Metascore
73

Generally favorable reviews - based on 39 Critics

Critic score distribution:
  1. Positive: 33 out of 39
  2. Negative: 1 out of 39
  1. A first-rate zombie movie. The best tribute I can offer is that it makes you want to go out directly afterward and down some expensive single-malt scotch.
  2. At once an old-fashioned freakout and an environmental cautionary tale (mess with Mother Nature and she'll mess with you right back), the film combines two genre standbys -- lethal contagion and the undead -- and gives them a wicked, contemporary spin.
  3. Reviewed by: David Edelstein
    90
    This is finally the zombie flick as cautionary political tale, and as humanist parable. It's not the flesh-gouging zombie we have to worry about, the filmmakers suggest, but the soul-gouging zombie within.
  4. Rarely has so scary a thriller been so well made, and never has digital video -- by the English cinematographer Anthony Dod Mantle -- been put to grittier use.
  5. 88
    Boyle and screenwriter Alex Garland plumb the violence of the mind with slashing wit and shocking gravity. Happy nightmares.
  6. 88
    But this smart, genuinely creepy movie also feels real, which is why its horrors hit so hard. Fans of the scary stuff, run, don't walk.
  7. 88
    In place of elaborate sets, clever filmmaking gives the impression of a central London emptied of people and cars, to eerie effect - and this opening reel is nothing short of magnificent.
  8. It's “The Wizard of Oz” with a viral infection.
  9. Reviewed by: Glenn Kenny
    88
    The genuine article, a hard-core horror picture from start to finish... Prepare to get seriously stresed.
  10. It's a zombie flick that moves -- no stumbling, staggering living dead here -- in an atmosphere that feels like a Gothic docudrama, and it's freaky beyond all reason.
  11. A swankily austere piece of jeepers-creepers sci-fi.
  12. 83
    Cinematographer Anthony Dod Mantle, a veteran of low-tech Dogme films, work wonders with a digital camera, pausing to take in the beauty of the countryside or an eerily empty London…It's virtuosic without ever quite being showy.
  13. 80
    The movie is mercifully uncontaminated by the smarty-pants self-reflexiveness that has sucked the lifeblood from nearly all post-"Scream" horror pictures. Clever enough not to be too clever, Boyle and Garland play their story straight -- they just want to give you the creeps -- and, by so doing, bring the undead back to cinematic life.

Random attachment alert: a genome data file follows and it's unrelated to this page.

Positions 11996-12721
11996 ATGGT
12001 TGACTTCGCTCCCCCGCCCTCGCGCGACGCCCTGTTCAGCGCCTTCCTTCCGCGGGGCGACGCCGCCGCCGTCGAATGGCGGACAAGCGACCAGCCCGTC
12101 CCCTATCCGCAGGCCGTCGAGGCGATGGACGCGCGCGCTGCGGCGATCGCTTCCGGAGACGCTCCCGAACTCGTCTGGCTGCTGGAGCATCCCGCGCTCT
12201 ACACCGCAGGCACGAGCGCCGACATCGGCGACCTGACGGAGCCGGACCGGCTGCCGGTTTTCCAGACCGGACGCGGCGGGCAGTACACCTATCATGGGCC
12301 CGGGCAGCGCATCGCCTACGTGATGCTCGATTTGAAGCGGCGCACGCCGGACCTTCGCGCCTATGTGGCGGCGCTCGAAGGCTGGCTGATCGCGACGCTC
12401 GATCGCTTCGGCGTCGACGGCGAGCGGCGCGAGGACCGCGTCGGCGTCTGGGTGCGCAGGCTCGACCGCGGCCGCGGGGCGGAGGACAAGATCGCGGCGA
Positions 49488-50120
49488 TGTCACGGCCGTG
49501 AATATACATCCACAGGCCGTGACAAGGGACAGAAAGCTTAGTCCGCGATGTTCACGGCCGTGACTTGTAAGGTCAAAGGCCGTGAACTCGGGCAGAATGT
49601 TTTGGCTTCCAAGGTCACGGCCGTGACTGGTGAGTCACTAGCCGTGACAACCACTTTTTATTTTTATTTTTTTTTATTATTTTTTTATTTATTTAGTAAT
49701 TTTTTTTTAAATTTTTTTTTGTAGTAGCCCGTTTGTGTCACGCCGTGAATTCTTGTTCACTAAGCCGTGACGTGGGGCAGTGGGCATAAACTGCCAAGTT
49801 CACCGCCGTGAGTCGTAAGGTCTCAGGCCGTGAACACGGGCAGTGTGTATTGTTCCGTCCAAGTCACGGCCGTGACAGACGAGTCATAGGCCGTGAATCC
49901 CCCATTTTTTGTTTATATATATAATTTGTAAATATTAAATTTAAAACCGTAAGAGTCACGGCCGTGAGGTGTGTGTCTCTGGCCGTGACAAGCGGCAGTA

14. On one hand a seat-o'-pants digital-video quickie designed for blunt trauma, and on the other a veritable index of classic genre-stuff, Boyle's film creates an acute sense of movie-viewing danger.
  15. The deep thematic concerns are never fully developed, but the characters are, and the story compels. Also, the movie's pretty scary.
  16. Mr. Boyle has hardly lost his sly, provocative perversity or his ear for the rhythms of unchecked violence, but he does seem to be maturing. It's as if, in contemplating the annihilation of the human race, he has discovered his inner humanist.
  17. Reviewed by: Richard Corliss
    80
    Boyle's ingenuity with the camera gives this fraught journey plenty of menace and pizazz.
  18. Fresh and edgy; the images of a wasted London and the details of a paramilitary organization in the countryside are both creepy and persuasive.
  19. There’s gore, all right, although the real terror lies in the tease, and the often dark, herky-jerky DV format ratchets up the tension to an almost unbearable degree.
  20. 75
    A tough, smart, ingenious movie that leads its characters into situations where everything depends on their (and our) understanding of human nature.
  21. It's not a pretty picture, but it won't be soon forgotten by thriller fans with nerves and stomachs steely enough to take its violence in stride.